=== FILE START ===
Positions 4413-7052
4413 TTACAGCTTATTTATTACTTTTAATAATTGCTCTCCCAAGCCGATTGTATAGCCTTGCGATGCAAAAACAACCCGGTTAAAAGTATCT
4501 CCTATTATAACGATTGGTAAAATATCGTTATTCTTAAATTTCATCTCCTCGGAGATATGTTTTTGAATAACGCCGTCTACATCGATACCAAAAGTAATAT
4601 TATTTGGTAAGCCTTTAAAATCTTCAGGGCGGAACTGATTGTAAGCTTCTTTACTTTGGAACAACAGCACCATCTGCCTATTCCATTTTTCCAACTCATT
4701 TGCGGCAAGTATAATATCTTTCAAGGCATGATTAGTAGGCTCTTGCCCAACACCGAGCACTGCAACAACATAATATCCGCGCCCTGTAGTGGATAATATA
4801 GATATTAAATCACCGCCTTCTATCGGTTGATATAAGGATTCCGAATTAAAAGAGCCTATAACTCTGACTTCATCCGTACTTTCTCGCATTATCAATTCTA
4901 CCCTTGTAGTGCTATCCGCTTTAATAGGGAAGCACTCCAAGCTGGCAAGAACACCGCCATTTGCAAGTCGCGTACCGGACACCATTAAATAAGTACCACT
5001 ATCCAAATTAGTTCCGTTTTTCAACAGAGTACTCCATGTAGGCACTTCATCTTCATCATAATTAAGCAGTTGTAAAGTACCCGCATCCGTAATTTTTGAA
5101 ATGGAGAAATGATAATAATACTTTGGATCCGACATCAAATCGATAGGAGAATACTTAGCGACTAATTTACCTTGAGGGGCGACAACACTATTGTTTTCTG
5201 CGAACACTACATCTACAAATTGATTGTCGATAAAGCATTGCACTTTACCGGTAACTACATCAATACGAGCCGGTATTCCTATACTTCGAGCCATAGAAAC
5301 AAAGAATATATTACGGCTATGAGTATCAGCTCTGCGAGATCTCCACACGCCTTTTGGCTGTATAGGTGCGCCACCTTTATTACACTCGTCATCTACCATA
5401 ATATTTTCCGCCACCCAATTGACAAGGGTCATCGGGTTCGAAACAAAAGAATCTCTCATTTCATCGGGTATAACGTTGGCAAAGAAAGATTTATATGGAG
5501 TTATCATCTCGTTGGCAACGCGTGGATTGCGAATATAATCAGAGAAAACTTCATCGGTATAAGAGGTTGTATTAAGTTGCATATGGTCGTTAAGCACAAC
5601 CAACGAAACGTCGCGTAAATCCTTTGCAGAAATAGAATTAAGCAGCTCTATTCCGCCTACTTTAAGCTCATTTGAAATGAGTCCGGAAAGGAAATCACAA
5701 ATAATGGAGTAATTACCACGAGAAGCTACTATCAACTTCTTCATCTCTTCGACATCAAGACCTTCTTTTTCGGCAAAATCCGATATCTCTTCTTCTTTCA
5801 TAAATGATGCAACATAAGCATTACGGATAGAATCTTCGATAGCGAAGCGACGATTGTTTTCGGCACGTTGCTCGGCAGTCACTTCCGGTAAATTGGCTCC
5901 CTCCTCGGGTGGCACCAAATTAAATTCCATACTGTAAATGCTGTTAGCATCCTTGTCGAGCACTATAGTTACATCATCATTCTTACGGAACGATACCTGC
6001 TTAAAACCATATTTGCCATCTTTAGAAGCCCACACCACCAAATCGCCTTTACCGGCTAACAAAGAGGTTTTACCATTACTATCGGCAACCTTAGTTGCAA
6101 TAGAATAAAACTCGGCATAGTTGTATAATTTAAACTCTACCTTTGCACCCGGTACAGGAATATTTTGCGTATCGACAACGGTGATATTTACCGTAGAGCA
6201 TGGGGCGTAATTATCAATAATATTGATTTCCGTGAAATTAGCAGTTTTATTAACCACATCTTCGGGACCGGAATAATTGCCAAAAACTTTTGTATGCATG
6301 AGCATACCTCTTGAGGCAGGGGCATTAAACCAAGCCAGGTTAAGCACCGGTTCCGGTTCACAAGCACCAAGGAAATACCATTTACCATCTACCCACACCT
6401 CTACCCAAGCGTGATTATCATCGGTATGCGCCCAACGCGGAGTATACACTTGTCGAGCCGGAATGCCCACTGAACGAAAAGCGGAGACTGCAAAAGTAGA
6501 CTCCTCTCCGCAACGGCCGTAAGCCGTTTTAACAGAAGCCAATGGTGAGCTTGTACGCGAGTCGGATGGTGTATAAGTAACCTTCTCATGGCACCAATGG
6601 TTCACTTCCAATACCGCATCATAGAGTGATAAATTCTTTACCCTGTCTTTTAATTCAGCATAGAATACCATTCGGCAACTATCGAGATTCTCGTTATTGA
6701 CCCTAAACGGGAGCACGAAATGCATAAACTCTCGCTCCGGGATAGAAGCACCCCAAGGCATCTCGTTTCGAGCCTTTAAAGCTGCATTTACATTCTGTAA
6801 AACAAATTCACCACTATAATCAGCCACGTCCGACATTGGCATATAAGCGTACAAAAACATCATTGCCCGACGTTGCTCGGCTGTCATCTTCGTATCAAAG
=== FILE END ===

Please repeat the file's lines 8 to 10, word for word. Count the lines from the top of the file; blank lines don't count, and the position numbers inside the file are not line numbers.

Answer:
5001 ATCCAAATTAGTTCCGTTTTTCAACAGAGTACTCCATGTAGGCACTTCATCTTCATCATAATTAAGCAGTTGTAAAGTACCCGCATCCGTAATTTTTGAA
5101 ATGGAGAAATGATAATAATACTTTGGATCCGACATCAAATCGATAGGAGAATACTTAGCGACTAATTTACCTTGAGGGGCGACAACACTATTGTTTTCTG
5201 CGAACACTACATCTACAAATTGATTGTCGATAAAGCATTGCACTTTACCGGTAACTACATCAATACGAGCCGGTATTCCTATACTTCGAGCCATAGAAAC